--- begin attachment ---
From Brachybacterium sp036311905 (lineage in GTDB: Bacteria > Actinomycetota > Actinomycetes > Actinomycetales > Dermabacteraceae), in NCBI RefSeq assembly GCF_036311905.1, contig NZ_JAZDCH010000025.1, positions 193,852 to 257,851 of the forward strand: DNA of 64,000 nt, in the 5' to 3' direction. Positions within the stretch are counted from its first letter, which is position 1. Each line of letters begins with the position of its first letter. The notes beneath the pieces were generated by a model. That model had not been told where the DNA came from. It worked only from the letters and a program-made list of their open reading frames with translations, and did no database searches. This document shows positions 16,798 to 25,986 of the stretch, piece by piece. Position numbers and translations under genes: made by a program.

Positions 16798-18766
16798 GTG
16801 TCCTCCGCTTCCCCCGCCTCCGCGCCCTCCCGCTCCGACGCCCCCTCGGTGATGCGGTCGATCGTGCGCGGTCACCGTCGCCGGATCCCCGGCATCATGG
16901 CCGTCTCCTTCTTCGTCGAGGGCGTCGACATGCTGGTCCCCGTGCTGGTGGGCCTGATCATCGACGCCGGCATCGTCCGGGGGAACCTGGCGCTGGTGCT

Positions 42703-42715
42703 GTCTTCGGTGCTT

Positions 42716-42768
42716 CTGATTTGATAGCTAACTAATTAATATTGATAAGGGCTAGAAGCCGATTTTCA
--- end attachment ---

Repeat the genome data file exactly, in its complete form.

From Brachybacterium sp036311905 (lineage in GTDB: Bacteria > Actinomycetota > Actinomycetes > Actinomycetales > Dermabacteraceae), in NCBI RefSeq assembly GCF_036311905.1, contig NZ_JAZDCH010000025.1, positions 193,852 to 257,851 of the forward strand: DNA of 64,000 nt, in the 5' to 3' direction. Positions within the stretch are counted from its first letter, which is position 1. Each line of letters begins with the position of its first letter. The notes beneath the pieces were generated by a model. That model had not been told where the DNA came from. It worked only from the letters and a program-made list of their open reading frames with translations, and did no database searches. This document shows positions 16,798 to 25,986 of the stretch, piece by piece. Position numbers and translations under genes: made by a program.

Positions 16798-18766
16798 GTG
16801 TCCTCCGCTTCCCCCGCCTCCGCGCCCTCCCGCTCCGACGCCCCCTCGGTGATGCGGTCGATCGTGCGCGGTCACCGTCGCCGGATCCCCGGCATCATGG
16901 CCGTCTCCTTCTTCGTCGAGGGCGTCGACATGCTGGTCCCCGTGCTGGTGGGCCTGATCATCGACGCCGGCATCGTCCGGGGGAACCTGGCGCTGGTGCT

Positions 42703-42715
42703 GTCTTCGGTGCTT

Positions 42716-42768
42716 CTGATTTGATAGCTAACTAATTAATATTGATAAGGGCTAGAAGCCGATTTTCA